Senator the Hon Mathias Cormann
Minister for Finance
Deputy Leader of the Government in the Senate
Senator for Western Australia
Date: Tuesday, 13 September 2016
STEPHANIE BORYS: When it comes to the Omnibus Bill are you confident that it will be passed this week?
MATHIAS CORMANN: Successful passage of about $6 billion worth of savings is one of the key priorities for the Government this week. The savings reflected in the Omnibus Savings Bill are savings that both Labor and the Coalition supported in the lead up to the last election. Both of us reflected them in our respective Budget bottom lines. That is why, as we said we would do, we have been engaging with the Opposition over the past few weeks in relation to the passage of this legislation. We are hopeful that we will be able to reach an outcome this week.
STEPHANIE BORYS: Have there been slight changes to the way that the legislation was put in in order to get this legislation passed?
MATHIAS CORMANN: As I have indicated to you, our focus this week is on banking about $6 billion worth of savings through the Parliament. That is what we have been talking to Labor about. We will be reporting to our party room today. As I understand it, Labor will be reporting to their caucus about the outcomes of our discussions. Let’s see what happens after that.
STEPHANIE BORYS: So, specifically the energy supplement, is the Government willing to negotiate on that element of it.
MATHIAS CORMANN: We took a whole series of savings to the last election. Labor took some savings to the last election. $6 billion worth of savings we both supported in the lead up to the last election. Our intention is to successfully secure about $6 billion worth of savings this week. In terms of the detail, we will be talking to our party room about that in the first instance. I would expect there to be relevant announcements, subject to the outcome of our respective party room meetings some time later today.
STEPHANIE BORYS: So reading between the lines there will be slight changes to the current legislation.
MATHIAS CORMANN: We have had discussions with Labor, as we said we would, in relation to about $6 billion worth of savings we both supported in the lead up to the last election. We will be providing a report to our party room today in relation to those discussions. Subject to the outcomes of that meeting we will have more to say about this later today.
STEPHANIE BORYS: Okay, this week as well, it is a year since Malcolm Turnbull took on the top job, the latest Newspoll doesn’t have the best results for the Coalition. Why do you think Malcolm Turnbull’s satisfaction rating is actually just below Bill Shorten’s now?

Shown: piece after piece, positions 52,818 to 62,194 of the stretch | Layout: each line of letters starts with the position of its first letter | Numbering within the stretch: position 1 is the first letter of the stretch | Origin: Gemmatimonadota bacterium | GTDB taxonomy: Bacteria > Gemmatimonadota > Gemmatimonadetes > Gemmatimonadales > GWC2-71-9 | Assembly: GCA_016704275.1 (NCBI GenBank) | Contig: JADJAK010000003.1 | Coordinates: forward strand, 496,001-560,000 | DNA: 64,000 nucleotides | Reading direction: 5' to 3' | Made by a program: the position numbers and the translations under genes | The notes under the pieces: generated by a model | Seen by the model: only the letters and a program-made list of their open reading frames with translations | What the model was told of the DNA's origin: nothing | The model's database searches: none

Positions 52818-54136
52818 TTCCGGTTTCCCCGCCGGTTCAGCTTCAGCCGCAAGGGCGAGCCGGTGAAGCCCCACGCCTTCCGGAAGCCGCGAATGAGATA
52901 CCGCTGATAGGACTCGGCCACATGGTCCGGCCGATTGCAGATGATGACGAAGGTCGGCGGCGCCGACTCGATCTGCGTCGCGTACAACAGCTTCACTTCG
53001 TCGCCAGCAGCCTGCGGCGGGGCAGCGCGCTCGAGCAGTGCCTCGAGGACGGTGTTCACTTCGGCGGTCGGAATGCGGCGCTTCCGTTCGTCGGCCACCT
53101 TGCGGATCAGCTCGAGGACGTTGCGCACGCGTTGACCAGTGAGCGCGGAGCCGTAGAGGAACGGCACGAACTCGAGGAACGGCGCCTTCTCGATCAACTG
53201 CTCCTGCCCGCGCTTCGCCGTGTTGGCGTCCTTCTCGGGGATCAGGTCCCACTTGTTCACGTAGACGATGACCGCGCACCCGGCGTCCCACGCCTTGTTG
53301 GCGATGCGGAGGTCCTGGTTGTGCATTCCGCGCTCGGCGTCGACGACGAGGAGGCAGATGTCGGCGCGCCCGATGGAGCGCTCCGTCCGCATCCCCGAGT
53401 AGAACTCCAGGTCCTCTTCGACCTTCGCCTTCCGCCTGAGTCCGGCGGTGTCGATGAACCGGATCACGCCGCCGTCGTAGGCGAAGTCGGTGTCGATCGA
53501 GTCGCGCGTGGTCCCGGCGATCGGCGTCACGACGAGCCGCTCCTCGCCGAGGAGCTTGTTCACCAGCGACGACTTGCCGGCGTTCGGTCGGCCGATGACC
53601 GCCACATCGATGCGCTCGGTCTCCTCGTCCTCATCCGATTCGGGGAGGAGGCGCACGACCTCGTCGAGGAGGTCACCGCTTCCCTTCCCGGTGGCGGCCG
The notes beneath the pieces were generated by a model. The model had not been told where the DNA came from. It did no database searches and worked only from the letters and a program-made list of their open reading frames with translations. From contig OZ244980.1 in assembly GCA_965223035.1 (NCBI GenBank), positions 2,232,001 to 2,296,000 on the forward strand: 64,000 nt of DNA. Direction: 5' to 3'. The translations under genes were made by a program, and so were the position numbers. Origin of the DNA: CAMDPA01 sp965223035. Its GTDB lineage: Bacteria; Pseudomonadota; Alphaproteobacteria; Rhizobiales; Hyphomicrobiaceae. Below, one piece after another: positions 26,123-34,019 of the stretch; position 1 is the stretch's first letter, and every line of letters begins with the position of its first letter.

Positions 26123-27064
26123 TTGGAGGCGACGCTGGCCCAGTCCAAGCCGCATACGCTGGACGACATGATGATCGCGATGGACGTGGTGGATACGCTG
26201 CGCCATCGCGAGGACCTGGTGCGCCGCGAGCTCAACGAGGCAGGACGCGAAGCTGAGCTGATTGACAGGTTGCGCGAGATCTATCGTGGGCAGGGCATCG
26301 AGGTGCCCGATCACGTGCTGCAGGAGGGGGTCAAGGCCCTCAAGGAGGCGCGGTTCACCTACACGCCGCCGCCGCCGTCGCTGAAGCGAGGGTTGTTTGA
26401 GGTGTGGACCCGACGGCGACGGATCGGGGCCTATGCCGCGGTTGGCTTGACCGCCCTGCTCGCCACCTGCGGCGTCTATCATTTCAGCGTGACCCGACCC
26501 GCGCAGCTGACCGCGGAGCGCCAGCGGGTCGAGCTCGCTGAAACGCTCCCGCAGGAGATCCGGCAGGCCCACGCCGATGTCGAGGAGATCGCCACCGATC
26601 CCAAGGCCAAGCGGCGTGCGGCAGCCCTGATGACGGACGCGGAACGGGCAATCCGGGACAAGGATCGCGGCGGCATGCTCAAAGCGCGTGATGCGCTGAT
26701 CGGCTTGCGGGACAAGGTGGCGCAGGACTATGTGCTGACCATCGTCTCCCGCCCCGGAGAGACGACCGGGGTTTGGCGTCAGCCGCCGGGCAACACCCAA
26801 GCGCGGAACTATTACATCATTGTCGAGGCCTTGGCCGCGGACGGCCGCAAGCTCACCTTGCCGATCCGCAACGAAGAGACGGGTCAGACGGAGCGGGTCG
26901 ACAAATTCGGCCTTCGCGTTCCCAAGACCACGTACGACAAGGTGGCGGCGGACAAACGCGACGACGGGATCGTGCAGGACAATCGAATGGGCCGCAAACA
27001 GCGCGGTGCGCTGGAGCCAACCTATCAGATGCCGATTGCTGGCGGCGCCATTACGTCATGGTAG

MATHIAS CORMANN: I will leave the political commentary to good journalists like yourself. We have got a job to do. We went to an election just over two months ago, where we took to the Australian people our plan for the economy, our plan for jobs and growth. The Government is getting on with the job of delivering on that plan. At the next election, we will be putting ourselves forward again and submit ourselves to the judgement of the Australian people.
STEPHANIE BORYS: Are you happy with the agreement that was reached last night in Cabinet when it comes to gay marriage and the plebiscite?
MATHIAS CORMANN: Cabinet has agreed on a methodology for a plebiscite. I believe that our backbench committee also last night ticked off on it. It is now a matter that is going to go before the party room. There is a process still to follow. From the Cabinet’s point of view, yes I am a member of the Cabinet, I support the decision that we have made.
STEPHANIE BORYS: Are you concerned that some of the backbenchers won’t be happy with the agreement that has been reached?
MATHIAS CORMANN: There is a methodology for the plebiscite that was endorsed by the Cabinet. It was endorsed by the backbench committee last night. It is now going to go to the party room. No doubt there will be a very good discussion in the party room about all of that. There will be an outcome after that meeting. Let’s wait and see until that happens.
STEPHANIE BORYS: And just quickly, as well with Bill Shorten’s comments yesterday about suicide and linking that to the plebiscite. Do you think his comments went too far?
MATHIAS CORMANN: I think that Bill Shorten’s conduct in relation to this issue has been generally unfortunate. We have much greater confidence in the Australian people. Clearly Bill Shorten doesn’t believe that the Australian people are capable of having a debate about an issue like marriage. Personally I just completely disagree with him on that. I think it is quite irresponsible the way he has been pursuing this argument.